Avoiding Legal Overreactions to the Opioid Epidemic

PrinceBy Jeremy Haile & Michael Collins

The Marshall Project

A national icon dies of an accidental overdose. A media frenzy develops as public scrutiny focuses on the new, highly potent drug that is suspected of killing him.

At the same time, a measure has been proposed in Congress that would impose harsh new mandatory prison sentences for offenses involving tiny quantities of the new drug.

The icon, of course, is Prince. The drug is fentanyl, an opioid painkiller up to 50 times more powerful than heroin. The amendment, offered to a defense policy bill now pending on the Senate floor, was proposed by Sen. Kelly Ayotte of New Hampshire, which is experiencing a genuine crisis as overdose deaths mount in the Granite State. If approved, the amendment would trigger a five-year mandatory prison sentence for an individual caught with as little as half a gram of fentanyl.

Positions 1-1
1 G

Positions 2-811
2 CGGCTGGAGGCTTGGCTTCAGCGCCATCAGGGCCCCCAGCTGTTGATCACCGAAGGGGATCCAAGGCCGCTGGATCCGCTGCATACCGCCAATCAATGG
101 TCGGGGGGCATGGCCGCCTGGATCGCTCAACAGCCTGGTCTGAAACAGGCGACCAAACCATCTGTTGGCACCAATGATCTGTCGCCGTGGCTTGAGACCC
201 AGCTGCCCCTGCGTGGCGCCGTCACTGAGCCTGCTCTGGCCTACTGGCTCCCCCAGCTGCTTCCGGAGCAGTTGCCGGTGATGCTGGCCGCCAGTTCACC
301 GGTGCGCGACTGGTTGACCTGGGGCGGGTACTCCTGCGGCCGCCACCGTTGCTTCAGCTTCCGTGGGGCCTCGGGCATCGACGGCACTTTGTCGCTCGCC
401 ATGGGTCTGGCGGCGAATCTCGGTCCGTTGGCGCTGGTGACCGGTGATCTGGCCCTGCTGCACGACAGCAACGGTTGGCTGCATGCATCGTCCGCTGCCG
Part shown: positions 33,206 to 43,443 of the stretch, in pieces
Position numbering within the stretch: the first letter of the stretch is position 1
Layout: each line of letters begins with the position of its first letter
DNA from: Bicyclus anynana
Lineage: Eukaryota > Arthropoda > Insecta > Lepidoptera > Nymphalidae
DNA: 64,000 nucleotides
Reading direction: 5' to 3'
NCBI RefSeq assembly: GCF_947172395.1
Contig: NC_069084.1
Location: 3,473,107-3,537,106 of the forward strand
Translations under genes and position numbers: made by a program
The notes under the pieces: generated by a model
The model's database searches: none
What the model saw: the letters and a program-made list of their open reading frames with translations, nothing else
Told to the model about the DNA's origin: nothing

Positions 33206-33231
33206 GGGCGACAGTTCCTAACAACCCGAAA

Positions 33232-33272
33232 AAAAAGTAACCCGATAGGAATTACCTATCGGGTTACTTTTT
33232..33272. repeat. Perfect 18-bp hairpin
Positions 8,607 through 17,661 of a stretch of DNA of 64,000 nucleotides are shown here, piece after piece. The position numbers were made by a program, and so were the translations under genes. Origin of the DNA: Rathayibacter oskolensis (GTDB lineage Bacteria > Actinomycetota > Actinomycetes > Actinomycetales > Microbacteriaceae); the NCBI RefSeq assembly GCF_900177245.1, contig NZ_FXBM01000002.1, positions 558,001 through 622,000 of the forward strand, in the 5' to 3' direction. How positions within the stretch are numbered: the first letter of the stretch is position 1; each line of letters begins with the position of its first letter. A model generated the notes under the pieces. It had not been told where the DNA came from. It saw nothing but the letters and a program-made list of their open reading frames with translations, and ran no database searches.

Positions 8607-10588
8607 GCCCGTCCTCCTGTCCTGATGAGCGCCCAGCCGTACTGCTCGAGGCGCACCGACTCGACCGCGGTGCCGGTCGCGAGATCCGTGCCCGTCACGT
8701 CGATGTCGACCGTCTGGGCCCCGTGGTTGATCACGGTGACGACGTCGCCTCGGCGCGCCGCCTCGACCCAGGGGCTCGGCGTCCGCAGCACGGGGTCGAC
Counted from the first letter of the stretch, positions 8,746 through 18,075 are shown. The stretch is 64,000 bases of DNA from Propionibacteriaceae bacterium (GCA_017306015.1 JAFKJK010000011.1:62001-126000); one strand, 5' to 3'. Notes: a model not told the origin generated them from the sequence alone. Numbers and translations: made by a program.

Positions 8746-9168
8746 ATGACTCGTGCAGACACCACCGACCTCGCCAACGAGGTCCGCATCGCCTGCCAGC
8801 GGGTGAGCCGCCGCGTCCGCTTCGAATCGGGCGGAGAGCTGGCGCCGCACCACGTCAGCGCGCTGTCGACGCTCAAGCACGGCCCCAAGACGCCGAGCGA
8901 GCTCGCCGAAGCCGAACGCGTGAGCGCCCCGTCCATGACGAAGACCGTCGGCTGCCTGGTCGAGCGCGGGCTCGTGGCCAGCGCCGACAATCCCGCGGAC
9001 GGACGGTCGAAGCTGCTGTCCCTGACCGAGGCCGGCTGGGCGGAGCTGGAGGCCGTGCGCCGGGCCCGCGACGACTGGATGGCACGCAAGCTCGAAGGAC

But we have been here before. Thirty years ago this month, University of Maryland basketball star Len Bias died of a drug overdose just hours after the Boston Celtics selected him second overall in the 1986 NBA Draft. His death sparked a whirlwind of panic about crack cocaine, the new drug that reportedly killed him.

By the fall, Congress had adopted the Anti-Drug Abuse Act of 1986, which included harsh mandatory-minimum penalties for crack cocaine offenses. The new law imposed a five-year mandatory prison sentence for individuals possessing just five grams of crack — the weight of two sugar packets. To trigger the same penalty for powder cocaine, one would have needed to sell at least 500 grams, thus establishing the notorious 100:1 drug quantity distinction between the two forms of cocaine.

Continue to full article . . .

Picture: Yves Lorson from Kapellen, Belgium (Prince) [CC BY 2.0 (http://creativecommons.org/licenses/by/2.0)%5D, via Wikimedia Commons

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